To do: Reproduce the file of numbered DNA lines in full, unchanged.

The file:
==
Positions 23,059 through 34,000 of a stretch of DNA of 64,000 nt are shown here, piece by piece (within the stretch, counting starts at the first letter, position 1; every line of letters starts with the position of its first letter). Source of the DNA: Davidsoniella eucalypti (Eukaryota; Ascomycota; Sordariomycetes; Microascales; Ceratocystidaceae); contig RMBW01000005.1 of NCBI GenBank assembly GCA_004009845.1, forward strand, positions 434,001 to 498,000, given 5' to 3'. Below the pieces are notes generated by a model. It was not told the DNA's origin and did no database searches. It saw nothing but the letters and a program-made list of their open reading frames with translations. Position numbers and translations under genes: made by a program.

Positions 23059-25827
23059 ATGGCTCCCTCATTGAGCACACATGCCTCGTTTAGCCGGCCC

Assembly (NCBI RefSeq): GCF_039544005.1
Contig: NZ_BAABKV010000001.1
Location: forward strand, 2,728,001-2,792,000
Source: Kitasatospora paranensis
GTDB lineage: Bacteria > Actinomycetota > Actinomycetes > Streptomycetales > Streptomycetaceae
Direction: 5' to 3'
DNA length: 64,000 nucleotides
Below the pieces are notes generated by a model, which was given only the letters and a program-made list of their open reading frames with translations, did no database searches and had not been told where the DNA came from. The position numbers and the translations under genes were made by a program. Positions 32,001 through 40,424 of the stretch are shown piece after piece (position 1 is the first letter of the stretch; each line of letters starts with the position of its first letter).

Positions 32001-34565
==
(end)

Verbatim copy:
Positions 23,059 through 34,000 of a stretch of DNA of 64,000 nt are shown here, piece by piece (within the stretch, counting starts at the first letter, position 1; every line of letters starts with the position of its first letter). Source of the DNA: Davidsoniella eucalypti (Eukaryota; Ascomycota; Sordariomycetes; Microascales; Ceratocystidaceae); contig RMBW01000005.1 of NCBI GenBank assembly GCA_004009845.1, forward strand, positions 434,001 to 498,000, given 5' to 3'. Below the pieces are notes generated by a model. It was not told the DNA's origin and did no database searches. It saw nothing but the letters and a program-made list of their open reading frames with translations. Position numbers and translations under genes: made by a program.

Positions 23059-25827
23059 ATGGCTCCCTCATTGAGCACACATGCCTCGTTTAGCCGGCCC

Assembly (NCBI RefSeq): GCF_039544005.1
Contig: NZ_BAABKV010000001.1
Location: forward strand, 2,728,001-2,792,000
Source: Kitasatospora paranensis
GTDB lineage: Bacteria > Actinomycetota > Actinomycetes > Streptomycetales > Streptomycetaceae
Direction: 5' to 3'
DNA length: 64,000 nucleotides
Below the pieces are notes generated by a model, which was given only the letters and a program-made list of their open reading frames with translations, did no database searches and had not been told where the DNA came from. The position numbers and the translations under genes were made by a program. Positions 32,001 through 40,424 of the stretch are shown piece after piece (position 1 is the first letter of the stretch; each line of letters starts with the position of its first letter).

Positions 32001-34565